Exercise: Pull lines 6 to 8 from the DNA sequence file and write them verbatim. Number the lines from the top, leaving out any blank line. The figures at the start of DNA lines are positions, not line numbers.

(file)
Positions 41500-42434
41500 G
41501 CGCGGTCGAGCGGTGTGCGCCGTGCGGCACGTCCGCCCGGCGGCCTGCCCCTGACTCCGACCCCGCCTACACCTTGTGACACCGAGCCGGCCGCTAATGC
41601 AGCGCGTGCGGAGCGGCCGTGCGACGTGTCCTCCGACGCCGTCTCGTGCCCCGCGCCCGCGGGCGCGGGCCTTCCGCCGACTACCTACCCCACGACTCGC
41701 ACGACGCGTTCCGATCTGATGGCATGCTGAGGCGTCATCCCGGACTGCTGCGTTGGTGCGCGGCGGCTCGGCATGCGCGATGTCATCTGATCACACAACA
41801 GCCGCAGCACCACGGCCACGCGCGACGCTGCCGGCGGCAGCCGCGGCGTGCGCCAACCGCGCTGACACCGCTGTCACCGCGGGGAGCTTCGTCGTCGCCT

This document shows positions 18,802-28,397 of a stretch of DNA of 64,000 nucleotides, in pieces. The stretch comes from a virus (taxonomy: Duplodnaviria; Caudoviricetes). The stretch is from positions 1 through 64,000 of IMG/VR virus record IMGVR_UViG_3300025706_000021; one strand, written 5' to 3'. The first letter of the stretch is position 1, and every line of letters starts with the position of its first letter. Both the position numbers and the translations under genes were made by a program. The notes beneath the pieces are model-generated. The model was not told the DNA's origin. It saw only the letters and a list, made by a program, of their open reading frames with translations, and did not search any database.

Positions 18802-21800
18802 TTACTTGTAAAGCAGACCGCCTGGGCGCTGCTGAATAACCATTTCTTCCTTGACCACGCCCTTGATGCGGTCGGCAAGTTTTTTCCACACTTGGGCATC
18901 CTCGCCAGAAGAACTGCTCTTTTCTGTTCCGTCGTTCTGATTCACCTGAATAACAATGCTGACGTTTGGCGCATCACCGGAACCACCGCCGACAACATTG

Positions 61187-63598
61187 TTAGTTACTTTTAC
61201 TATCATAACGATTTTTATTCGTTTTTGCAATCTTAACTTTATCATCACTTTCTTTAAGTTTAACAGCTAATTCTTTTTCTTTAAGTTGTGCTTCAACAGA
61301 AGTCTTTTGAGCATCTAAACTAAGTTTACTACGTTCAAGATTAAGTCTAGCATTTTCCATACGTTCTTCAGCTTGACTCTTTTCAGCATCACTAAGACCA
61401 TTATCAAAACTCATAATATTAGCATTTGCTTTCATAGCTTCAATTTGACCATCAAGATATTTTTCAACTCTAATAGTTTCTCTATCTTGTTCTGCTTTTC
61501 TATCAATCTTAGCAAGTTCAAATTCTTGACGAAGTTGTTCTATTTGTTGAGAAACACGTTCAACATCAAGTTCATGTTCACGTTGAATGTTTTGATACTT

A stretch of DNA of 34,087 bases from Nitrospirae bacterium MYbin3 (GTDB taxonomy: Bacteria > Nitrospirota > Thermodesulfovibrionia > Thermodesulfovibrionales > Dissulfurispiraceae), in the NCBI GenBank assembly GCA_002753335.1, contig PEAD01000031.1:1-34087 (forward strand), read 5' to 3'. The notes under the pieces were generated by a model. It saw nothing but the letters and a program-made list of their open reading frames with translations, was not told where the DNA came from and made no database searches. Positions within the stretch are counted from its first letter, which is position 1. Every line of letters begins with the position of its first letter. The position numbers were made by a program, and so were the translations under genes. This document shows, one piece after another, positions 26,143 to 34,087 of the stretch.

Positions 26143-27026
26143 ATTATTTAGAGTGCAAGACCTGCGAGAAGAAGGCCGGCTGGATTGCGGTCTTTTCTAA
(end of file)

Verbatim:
41801 GCCGCAGCACCACGGCCACGCGCGACGCTGCCGGCGGCAGCCGCGGCGTGCGCCAACCGCGCTGACACCGCTGTCACCGCGGGGAGCTTCGTCGTCGCCT

This document shows positions 18,802-28,397 of a stretch of DNA of 64,000 nucleotides, in pieces. The stretch comes from a virus (taxonomy: Duplodnaviria; Caudoviricetes). The stretch is from positions 1 through 64,000 of IMG/VR virus record IMGVR_UViG_3300025706_000021; one strand, written 5' to 3'. The first letter of the stretch is position 1, and every line of letters starts with the position of its first letter. Both the position numbers and the translations under genes were made by a program. The notes beneath the pieces are model-generated. The model was not told the DNA's origin. It saw only the letters and a list, made by a program, of their open reading frames with translations, and did not search any database.

Positions 18802-21800